Charles L. Reason: 1st African American To Teach At A Predominately White College

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 Charles Reason.jpg

 

 Charles L. Reason (1818 – 1864)was active in efforts to gain voting rights for black men. Reason believed strongly that industrial education was very important for blacks to gain their freedom. He also valued classical education as well and started a teachers training college in New York City. Reason and Charles B. Ray started the Society for The Promotion of Education among Colored Children, a black organization approved by the state legislature to oversee schools for blacks in New York City.In 1849, the mostly white Free Mission College (renamed New York Central College) in Courtland County, NY hired Reason as an instructor making him the first African American to teach at a predominately white college. Continue reading “Charles L. Reason: 1st African American To Teach At A Predominately White College”

Why Do People Think Black History Starts With Slavery and Ends With MLK?

 

Black History: Special Delivery!!

 

Dr. Jane Landers is a History professor at Vanderbilt University who has done extesnive research into the presence of Africans in the Americas that predates the antebellum south or British colonization efforts of the 1500’s.  Her work is fascinating paints a very different picture than what most of us have been taught in school.  For many of us we encapsulate black history as starting with slavery and ending with MLK. In this short video, she shares some fascinating history and little known facts about the history of Africans in the Americas!

Continue reading “Why Do People Think Black History Starts With Slavery and Ends With MLK?”

Rev. Daniel J. Jenkins: Founder of Jenkins Orphanage & Jenkins Orphanage Band

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Daniel Jenkins
Daniel Jenkins, Founder of Jenkins Orphanage (now Jenkins Institute)

Jenkins Institute, originally chartered as, “Jenkins Orphanage” was founded on December 16, 1891 by Pastor Daniel J. Jenkins. It received its official charter from the State of South Carolina in 1892. Its mission was to provide, “a safe, secure, loving home environment for orphans and destitute boys and girls in need”. Jenkins was pastor of a small African American church. He also worked as a labourer. On a cold December day in 1891, Rev. Jenkins was working, hauling timber, when he encountered 4 young boys. They were huddled in a railroad car and had been abandoned by their parents. All of the boys were under the age of 12. The plight of the boys touched Jenkins, as he was also orphaned as a child. Born a slave, he too, was orphaned at a young age and turned off his plantation and left to fend for himself. He then went from farm to farm working for room and board. Jenkins brought the boys home to his wife, Lena, and provided them with food and beds. Though Jenkins and his wife had children of their own and not much money; they did not hesitate to help the young boys who were in need. Their act of kindness to these 4 boys would start a life long journey of helping children. Continue reading “Rev. Daniel J. Jenkins: Founder of Jenkins Orphanage & Jenkins Orphanage Band”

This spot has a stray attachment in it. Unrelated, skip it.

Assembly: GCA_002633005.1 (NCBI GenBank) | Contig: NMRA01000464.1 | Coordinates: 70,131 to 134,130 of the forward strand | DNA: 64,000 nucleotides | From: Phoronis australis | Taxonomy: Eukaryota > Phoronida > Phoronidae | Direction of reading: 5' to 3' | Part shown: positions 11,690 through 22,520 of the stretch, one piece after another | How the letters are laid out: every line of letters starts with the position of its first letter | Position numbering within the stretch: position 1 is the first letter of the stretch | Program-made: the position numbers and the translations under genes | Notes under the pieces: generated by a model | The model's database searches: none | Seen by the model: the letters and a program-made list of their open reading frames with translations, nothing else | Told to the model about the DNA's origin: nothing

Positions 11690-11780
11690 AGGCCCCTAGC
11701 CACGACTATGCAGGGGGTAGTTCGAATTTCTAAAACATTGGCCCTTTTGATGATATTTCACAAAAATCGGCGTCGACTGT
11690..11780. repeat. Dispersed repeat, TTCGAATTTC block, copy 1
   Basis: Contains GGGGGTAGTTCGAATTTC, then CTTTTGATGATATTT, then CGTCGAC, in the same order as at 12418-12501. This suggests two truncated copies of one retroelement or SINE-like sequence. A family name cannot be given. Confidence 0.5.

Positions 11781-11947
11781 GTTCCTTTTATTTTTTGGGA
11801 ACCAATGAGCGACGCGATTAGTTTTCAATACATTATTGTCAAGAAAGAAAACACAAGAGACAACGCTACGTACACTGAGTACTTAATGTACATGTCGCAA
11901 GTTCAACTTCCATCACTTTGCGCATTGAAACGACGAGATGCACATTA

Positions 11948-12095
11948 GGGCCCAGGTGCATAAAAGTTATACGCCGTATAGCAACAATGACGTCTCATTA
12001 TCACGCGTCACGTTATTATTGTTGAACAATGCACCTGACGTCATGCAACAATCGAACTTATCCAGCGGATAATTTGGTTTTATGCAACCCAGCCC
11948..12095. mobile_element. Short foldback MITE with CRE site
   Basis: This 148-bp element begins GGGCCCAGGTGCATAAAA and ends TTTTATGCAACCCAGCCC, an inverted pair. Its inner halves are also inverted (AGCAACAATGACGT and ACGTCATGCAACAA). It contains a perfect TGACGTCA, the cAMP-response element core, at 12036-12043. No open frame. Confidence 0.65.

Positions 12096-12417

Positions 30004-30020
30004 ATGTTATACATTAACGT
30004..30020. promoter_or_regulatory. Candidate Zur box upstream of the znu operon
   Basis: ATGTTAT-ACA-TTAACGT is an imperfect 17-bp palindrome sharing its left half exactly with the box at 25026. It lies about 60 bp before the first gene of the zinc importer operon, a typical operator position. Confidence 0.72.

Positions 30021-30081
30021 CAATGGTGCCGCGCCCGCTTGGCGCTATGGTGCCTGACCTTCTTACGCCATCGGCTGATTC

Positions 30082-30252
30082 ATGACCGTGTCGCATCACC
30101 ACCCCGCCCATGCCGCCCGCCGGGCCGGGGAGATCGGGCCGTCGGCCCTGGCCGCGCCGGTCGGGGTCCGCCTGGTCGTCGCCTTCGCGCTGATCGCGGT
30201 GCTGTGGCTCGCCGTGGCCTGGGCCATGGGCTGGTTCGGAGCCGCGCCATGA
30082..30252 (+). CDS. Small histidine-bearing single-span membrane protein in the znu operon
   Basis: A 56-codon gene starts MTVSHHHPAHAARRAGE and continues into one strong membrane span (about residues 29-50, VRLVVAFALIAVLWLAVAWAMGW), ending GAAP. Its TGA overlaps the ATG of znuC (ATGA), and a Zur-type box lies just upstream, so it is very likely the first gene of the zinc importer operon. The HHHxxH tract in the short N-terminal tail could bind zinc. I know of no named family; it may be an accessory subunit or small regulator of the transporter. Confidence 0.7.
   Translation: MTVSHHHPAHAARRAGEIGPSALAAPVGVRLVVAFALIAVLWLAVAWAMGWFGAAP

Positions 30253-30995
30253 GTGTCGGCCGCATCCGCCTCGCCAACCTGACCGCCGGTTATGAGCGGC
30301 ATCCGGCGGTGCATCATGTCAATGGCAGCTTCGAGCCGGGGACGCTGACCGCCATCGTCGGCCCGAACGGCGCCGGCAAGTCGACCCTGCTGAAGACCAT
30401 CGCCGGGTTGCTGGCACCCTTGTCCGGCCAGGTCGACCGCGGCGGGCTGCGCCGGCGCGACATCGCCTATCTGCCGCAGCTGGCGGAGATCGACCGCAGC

106 Year Old Virginia McLaurin Visits President Obama At The White House

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106 Year old Virginia McLaurin never thought she would live to see a black president…..Let alone get a chance to meet him.  This White House video says it all.  Virginia was dancing with pride and joy. She was born less than 50 years after the Emancipation Proclamation and the end of the Civil War. She has lived through segregation, wars, and many other triumphs and tragedies!  Check out this White House video!

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Betrayed By Pharaoh: Gabriel Prosser’s Slave Revolt

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gabriel prosser

Born in 1776, Gabriel Prosser was enslaved on the Prosser Plantation near Richmond, VA. He was one of 53 slaves on the plantation. Gabriel was a skilled blacksmith. Unlike many of the other slaves on the Prosser Plantation, Gabriel could read and write. At that time, only 5% of slaves could read and write. He devised a plot to liberate himself and other slaves from the oppression they were subjected to by Virginia’s white merchant class. Continue reading “Betrayed By Pharaoh: Gabriel Prosser’s Slave Revolt”

LITTLE KNOWN FACTS AND QUOTES FROM THE LIFE OF SOJOURNER TRUTH

Black History: Special Delivery!!

 

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Sojourner Truth (circa 1870)

 

Many are familiar with the activism of Sojourner Truth as an abolitionist and suffragist.  Here a few facts you may not know about Sojourner Truth:

She was born into slavery in approximately 1797 in New York. Her birth name was Isabella Baumfree. She was later sold at the age of 9 along with a flock of sheep for $100.

Continue reading “LITTLE KNOWN FACTS AND QUOTES FROM THE LIFE OF SOJOURNER TRUTH”